Almost half of European insurers think Solvency II has restricted their ability to make long-term investments, with many worried the regulation has negatively impacted their products.
That is according to a survey of 87 insurers across 17 EU markets, which finds that 48% have invested less in equities, long-term bonds and private placements because of Solvency II.
The findings also show that 58% of those providing long-term savings products with guarantees believe the regulation has been damaging to their offerings.
This has led to fears that insurers are coming under pressure to shift risk on to customers at a time when the EU has been looking to boost sustainable growth around Europe.
"The European Commission's 2020 review of Solvency II must address the regulation's overly conservative nature," said Andreas Brandstetter, president of Insurance Europe, which carried out the research.
"It treats insurers as if they were short-term traders when they are, in fact, mostly long-term investors."
Despite concerns about investments and products, it was found that three-quarters of insurers believe the regulation has improved risk management and governance practices.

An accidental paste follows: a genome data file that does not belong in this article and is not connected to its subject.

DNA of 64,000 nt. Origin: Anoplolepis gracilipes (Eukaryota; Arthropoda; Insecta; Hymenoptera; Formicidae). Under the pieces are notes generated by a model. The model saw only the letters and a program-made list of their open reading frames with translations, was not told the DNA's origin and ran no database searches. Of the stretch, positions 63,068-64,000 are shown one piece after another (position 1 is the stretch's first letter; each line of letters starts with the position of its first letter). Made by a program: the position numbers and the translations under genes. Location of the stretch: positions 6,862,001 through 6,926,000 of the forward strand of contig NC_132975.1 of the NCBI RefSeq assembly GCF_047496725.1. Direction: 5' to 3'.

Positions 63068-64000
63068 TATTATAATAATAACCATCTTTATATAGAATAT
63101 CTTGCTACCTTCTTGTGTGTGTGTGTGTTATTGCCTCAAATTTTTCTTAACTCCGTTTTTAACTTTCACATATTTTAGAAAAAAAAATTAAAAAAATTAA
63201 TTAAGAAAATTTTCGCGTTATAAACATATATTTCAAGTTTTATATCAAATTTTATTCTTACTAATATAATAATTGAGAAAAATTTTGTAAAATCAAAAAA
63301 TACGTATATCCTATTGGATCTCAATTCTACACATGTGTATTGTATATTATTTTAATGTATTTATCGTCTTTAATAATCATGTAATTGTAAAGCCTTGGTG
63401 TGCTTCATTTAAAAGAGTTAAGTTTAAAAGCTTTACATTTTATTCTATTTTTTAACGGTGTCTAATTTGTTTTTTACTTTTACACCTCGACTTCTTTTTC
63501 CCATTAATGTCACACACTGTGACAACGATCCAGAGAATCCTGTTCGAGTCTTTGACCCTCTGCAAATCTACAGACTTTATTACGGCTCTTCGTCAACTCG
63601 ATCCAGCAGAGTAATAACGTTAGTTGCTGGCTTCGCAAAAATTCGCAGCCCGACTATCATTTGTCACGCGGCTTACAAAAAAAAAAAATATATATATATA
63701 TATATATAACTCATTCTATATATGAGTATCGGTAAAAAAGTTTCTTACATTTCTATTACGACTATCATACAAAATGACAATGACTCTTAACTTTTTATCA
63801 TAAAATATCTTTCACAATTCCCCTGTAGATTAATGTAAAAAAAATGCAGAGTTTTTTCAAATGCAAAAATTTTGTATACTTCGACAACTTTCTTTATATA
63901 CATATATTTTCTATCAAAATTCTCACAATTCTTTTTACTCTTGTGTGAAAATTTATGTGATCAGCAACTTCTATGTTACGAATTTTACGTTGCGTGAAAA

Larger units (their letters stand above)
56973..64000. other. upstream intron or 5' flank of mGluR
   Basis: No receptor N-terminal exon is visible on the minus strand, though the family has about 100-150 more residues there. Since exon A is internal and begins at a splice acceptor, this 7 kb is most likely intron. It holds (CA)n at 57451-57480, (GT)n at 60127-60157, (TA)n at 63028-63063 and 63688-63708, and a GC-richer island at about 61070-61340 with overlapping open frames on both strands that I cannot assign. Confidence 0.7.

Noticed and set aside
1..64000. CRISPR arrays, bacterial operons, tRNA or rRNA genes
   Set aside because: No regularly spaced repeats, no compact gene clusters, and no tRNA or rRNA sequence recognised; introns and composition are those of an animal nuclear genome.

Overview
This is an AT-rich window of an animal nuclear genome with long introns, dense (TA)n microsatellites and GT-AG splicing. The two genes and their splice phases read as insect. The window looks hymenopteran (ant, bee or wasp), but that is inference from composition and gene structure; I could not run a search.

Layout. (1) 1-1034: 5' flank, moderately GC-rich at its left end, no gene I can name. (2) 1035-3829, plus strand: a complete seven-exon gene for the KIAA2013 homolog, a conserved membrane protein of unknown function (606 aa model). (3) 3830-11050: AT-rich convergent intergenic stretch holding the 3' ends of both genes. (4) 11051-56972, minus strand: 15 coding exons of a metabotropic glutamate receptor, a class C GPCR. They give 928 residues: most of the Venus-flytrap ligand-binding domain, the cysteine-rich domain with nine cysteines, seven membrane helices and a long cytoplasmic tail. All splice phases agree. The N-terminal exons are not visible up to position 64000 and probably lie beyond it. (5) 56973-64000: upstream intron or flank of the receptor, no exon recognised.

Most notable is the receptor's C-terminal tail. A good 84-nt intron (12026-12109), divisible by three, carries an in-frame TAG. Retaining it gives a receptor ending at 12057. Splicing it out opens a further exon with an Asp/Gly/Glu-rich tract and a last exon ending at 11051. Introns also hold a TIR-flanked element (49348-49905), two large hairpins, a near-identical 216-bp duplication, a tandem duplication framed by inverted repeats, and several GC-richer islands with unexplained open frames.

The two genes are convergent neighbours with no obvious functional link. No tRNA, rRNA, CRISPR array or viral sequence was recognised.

Brandstetter said the industry supports Solvency II, and welcomed changes that regonise infrastructure as a separate asset class and remove barriers to standardised transparent securitisations.
However, he said the Solvency II risk margin should be reduced, and that it currently removes 200bn (£176bn) of capital from balance sheets that could instead be put to productive use.
He also called for a reduction in the calibration of long-term equity investments, which are currently based on trading risk and create a barrier to greater investment.
This comes after research by Willis Towers Watson (WLTW) found that the risk margin had become an increasingly material component of insurers' balance sheets.
The firm said this was encouraging insurers to offload risk using companies outside the EU, causing asset liability matching challenges, and growth in the longevity reinsurance market.
"We believe the high level of risk margin is resulting in higher premium rates and reduced competition, leading to worse value for consumers," WLTW director, Kamran Foroughi, commented.
Sign up to our free newsletter here and receive a weekly roundup of news concerning the actuarial profession